If I was involved in a car accident and my insurance fails to settle the claim on my behalf in the time given by the other party’s attorney, does that make me solely responsible for damages being claimed?

Get Legal Help Today

 Secured with SHA-256 Encryption

If I was involved in a car accident and my insurance fails to settle the claim on my behalf in the time given by the other party’s attorney, does that make me solely responsible for damages being claimed?

I was making a left turn as I traveled east, but had not fully committed to turning from my lane. The car approaching from the north struck my vehicle. I was given the ticket it was stated by the officer on scene because I was turning left. I cannot prove that the car I hit came through the red light as they were making a left turn to go in the direction that I was travel from. I did have the green light and used caution as I first cleared the 2 lanes traveling south. The accident occurred as I approached the lanes going north.

Asked on January 10, 2017 under Accident Law, Georgia

Answers:

SJZ, Member, New York Bar / FreeAdvice Contributing Attorney

Answered 4 years ago | Contributor

Yes, if you agree to settle for more than the policy limits, or the matter goes to trial and there is a judgment against you for more than the policy limits, you have to pay the amount over the limit. The other side's attorney has no legal right to set a deadline during which your insurer must respond, so your insurer is not liable or resonsible for failing to settle in that time frame. This is just a negotiation gambit by the other side, the same way they could negotiate by asking for an astronomical amount, or simple refuse to negotiate at all; what the other side says during settlement negotiations is not binding or controlling on your insurer, and they an take their time instead of being "panicked" into accepting an offer.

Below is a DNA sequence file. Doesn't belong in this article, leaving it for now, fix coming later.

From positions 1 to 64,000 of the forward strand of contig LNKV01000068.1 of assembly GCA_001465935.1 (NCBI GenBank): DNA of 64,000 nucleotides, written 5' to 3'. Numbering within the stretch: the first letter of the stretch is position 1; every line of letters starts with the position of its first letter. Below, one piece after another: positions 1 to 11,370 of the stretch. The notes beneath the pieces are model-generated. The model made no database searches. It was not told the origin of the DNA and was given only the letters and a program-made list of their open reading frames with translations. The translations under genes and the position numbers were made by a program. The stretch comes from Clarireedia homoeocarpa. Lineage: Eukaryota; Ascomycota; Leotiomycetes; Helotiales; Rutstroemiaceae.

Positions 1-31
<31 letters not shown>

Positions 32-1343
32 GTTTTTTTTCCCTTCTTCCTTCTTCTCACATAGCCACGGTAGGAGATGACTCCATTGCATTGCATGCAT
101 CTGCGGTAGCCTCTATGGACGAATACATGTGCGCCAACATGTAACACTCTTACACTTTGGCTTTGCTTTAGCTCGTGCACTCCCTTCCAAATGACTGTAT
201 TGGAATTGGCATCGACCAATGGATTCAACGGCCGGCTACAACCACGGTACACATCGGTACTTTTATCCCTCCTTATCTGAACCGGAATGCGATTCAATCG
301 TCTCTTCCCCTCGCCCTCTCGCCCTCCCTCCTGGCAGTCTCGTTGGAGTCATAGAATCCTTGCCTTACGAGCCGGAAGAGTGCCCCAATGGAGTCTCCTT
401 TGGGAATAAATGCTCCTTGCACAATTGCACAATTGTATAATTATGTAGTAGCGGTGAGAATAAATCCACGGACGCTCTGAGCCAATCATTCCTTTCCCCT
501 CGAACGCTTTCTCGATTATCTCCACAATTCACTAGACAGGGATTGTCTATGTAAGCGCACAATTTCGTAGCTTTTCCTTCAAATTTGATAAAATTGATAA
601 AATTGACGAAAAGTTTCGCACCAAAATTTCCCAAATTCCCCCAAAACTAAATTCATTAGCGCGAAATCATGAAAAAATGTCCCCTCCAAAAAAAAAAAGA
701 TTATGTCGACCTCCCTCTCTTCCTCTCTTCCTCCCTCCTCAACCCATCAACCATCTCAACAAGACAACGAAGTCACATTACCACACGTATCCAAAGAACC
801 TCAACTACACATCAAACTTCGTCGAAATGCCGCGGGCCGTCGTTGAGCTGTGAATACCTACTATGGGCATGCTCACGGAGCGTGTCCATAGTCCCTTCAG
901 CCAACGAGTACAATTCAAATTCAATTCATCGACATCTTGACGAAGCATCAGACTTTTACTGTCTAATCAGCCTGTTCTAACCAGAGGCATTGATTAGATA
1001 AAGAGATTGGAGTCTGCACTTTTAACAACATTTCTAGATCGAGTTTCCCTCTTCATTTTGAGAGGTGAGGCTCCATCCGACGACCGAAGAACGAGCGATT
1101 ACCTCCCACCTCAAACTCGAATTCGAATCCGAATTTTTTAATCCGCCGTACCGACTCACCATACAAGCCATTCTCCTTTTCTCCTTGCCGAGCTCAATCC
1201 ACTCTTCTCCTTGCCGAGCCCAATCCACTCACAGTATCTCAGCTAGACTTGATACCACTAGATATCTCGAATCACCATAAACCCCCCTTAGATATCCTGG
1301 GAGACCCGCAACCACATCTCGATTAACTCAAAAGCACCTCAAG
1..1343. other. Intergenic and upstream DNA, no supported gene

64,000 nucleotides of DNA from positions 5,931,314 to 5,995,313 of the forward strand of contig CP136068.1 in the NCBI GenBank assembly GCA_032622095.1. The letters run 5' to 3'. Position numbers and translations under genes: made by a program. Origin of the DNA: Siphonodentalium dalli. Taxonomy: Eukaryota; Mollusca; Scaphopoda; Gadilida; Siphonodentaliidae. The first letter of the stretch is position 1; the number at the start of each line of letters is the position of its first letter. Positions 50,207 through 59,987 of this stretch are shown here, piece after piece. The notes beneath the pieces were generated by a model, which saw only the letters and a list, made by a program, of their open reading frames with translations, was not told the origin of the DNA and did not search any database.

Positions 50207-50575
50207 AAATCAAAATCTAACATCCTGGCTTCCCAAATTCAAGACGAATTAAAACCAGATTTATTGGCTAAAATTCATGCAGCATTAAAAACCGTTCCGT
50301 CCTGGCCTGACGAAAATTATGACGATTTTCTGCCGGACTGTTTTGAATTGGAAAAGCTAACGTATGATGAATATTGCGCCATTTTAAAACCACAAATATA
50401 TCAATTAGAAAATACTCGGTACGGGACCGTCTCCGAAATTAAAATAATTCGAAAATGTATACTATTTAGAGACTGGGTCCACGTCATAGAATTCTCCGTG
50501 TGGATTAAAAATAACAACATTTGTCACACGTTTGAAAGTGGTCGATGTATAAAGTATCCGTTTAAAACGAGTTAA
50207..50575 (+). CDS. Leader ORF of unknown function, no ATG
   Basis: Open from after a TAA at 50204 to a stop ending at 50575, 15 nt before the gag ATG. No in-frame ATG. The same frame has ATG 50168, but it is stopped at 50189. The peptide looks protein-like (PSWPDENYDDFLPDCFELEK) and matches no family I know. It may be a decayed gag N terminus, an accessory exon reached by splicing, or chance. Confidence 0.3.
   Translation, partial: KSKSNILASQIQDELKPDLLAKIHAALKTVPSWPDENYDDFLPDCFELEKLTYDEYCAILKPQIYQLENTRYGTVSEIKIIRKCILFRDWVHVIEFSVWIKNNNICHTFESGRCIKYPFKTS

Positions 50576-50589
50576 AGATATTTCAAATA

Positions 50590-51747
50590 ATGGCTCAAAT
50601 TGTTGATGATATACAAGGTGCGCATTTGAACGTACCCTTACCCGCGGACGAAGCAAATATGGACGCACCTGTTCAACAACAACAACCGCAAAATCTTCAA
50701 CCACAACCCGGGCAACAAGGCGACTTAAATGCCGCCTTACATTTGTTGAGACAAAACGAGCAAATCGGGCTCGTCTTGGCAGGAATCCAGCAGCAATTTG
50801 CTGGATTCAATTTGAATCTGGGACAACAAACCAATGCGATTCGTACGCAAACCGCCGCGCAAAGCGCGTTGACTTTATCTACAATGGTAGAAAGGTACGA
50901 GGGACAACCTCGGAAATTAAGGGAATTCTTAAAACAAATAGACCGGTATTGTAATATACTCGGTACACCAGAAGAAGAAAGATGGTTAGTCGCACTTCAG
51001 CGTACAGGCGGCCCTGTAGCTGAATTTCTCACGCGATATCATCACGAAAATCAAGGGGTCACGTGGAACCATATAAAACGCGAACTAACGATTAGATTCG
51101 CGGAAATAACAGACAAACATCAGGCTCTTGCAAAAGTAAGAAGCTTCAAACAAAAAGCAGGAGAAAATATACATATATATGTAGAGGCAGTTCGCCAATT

IMPORTANT NOTICE: The Answer(s) provided above are for general information only. The attorney providing the answer was not serving as the attorney for the person submitting the question or in any attorney-client relationship with such person. Laws may vary from state to state, and sometimes change. Tiny variations in the facts, or a fact not set forth in a question, often can change a legal outcome or an attorney's conclusion. Although AttorneyPages.com has verified the attorney was admitted to practice law in at least one jurisdiction, he or she may not be authorized to practice law in the jurisdiction referred to in the question, nor is he or she necessarily experienced in the area of the law involved. Unlike the information in the Answer(s) above, upon which you should NOT rely, for personal advice you can rely upon we suggest you retain an attorney to represent you.

Get Legal Help Today

Find the right lawyer for your legal issue.

 Secured with SHA-256 Encryption